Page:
For all of my life I have spent varying amounts of time in the summer on Cape Ann (Gloucester and Rockport, Massachusetts) before becoming a permanent resident thirty five years ago. These summer vacations were so special to me that it is no wonder that I and so many others like me eventually have found their way back and made this place by the sea, America's oldest seaport, their home.
In the late 1940s my mother and her friends would take frequent antiquing trips, often around the Monadnock region of New Hampshire; Fitzwilliam, Keene, Rindge, Peterborough and north central Massachusetts. I was too young to stay home alone all day so had to accompany the ladies as they went from shop to shop.
On one of these outings I found an old doll in a corner on the floor. After a lot of begging I got the doll for $1.50. This doll turned out to be a very special French Jumeau. That event inspired me to keep looking for old dolls to collect. My mother encouraged me and often made dresses for dolls acquired along the way. None equaled the first one; it was surely beginners luck, but many more dolls, some better than others, came my way.
In the summer of 1950 we visited an antique shop in Rockport on Cape Ann. The shop was in a very old house and was called "Saltbox Antiques" after the shape of the ancient house with its long sloping roof in the back and a huge chimney emerging from the ridgepole. The owner was a well known antiques dealer named Louis Polack.
|The 1757 house built by Ephraim Shelden. The saltbox was added by the Rowe Brothers circa 1787.|
|Brilliant blue eyes and pursed lips are the|
distinctive features of the very old china doll.
Mother took my doll collecting seriously and each time Ifound a new doll she filled out an index card that went in a file box. On the index card she stated the date and place where I found the doll, the cost, the value, the marks on the doll and any other pertinent information. She also listed the name of the doll which in this case was simply "Saltbox"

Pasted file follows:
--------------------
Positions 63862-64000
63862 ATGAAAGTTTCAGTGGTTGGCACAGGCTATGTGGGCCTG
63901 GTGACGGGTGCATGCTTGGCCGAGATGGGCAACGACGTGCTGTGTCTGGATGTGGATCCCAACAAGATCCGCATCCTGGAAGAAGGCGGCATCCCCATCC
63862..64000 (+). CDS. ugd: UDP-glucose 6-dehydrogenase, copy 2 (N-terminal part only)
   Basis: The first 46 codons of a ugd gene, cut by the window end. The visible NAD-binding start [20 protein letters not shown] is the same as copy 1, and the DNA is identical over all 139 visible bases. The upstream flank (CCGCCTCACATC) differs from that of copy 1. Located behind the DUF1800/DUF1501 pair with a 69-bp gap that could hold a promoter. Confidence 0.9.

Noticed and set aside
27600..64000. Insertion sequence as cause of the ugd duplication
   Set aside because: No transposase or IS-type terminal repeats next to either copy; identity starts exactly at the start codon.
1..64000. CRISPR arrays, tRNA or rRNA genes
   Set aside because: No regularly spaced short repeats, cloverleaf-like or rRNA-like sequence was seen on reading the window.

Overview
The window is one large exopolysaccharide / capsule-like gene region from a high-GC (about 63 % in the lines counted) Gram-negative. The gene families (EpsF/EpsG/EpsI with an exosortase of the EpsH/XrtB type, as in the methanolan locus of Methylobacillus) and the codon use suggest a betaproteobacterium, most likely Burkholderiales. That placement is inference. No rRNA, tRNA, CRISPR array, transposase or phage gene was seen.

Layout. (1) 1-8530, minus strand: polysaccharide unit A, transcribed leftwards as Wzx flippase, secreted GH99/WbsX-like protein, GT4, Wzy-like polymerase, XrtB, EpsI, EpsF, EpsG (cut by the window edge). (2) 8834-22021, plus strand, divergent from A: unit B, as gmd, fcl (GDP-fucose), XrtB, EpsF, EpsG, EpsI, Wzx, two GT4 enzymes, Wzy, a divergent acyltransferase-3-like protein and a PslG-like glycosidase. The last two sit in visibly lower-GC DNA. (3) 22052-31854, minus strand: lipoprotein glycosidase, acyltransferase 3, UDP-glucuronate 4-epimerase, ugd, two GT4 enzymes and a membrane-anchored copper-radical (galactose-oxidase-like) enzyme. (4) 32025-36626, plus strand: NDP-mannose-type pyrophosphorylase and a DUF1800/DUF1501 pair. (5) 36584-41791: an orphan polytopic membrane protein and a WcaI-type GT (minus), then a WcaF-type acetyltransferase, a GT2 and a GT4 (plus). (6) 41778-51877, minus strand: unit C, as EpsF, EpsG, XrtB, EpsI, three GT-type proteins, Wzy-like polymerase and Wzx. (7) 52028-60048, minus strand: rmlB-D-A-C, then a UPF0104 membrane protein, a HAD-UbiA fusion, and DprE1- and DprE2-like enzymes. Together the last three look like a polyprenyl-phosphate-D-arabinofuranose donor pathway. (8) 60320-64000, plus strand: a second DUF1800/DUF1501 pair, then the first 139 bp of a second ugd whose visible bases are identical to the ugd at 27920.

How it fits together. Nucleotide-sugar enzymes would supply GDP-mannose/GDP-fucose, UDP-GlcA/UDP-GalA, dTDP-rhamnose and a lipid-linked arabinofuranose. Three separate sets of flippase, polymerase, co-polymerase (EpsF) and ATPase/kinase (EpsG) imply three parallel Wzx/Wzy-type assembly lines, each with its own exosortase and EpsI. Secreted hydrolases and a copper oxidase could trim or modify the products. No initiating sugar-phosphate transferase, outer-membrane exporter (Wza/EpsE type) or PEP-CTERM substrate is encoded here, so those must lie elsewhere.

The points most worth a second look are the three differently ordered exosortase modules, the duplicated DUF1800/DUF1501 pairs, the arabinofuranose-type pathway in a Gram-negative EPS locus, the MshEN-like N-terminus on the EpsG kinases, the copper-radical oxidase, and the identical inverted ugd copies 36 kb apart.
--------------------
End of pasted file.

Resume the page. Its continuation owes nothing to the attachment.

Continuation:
Recently an acquaintance gave me the name and phone number of a lady in Rockport who lived in one of the oldest houses in the town. She had some questions about her house. Although I am no longer a Realtor, I was for many years, specializing in old and historic houses. This mutual friend urged me to call her and look at her house. The owner of the house, by the way, is a puppeteer..
Before going to meet the owners and see the house I did a little research to find out what kind of a house I was going to visit. You guessed it! It was the old saltbox house; the same house from which I had acquired my old doll that long ago summer.
I called and made an appointment to meet the owners and see the house. But first I unearthed the doll and my mother's index card with the date on which I had been there as a child. It was August 1950. I took the doll and the old card with me much to the delight of the homeowner. As someone who loves dolls and puppets she was amazed that I had been in her house so many years ago and that the doll had been there, too. Her first question was to ask the name of the doll. For some reason she never did get an appropriate name. I just called her "Saltbox".
We toured the house. Then over a cup of coffee I reminisced and shared my memory of the house and what it looked like way back then in 1950. I certainly couldn't recall too many specifics or even which room the doll was in when I found her. But I could not forget the general appearance of what was probably the oldest house I had ever been in at that time with its expanse of pine paneling and sheathing, huge cooking fireplace and heavy beams.
Now that "Saltbox" is seeing the light of day for the first time in years she is comfortably seated in a Windsor armchair in my house. For the time being at least, "Saltbox" is out of her box and enjoying a place in my house just as I enjoy looking at her; a reminder of my happy childhood and that long ago summer vacation when I found her at the "Saltbox Antique Shop" in Rockport.
|Old doll, circa 1850, from the saltbox house in Rockport. She has|
lost one shoe but is still in hopes it will be found.
It has long been thought of as the Zebulon Parsons house, a nice old sounding name. Zebulon Parsons, however, did not own the house until the late 19th century and was there until 1901. The house had a long history before Zebulon came on the scene.
That is why with all of the new information available online many houses need to be checked.
Tradition can not always be equated with accuracy!
But whatever the name, it is a great old house!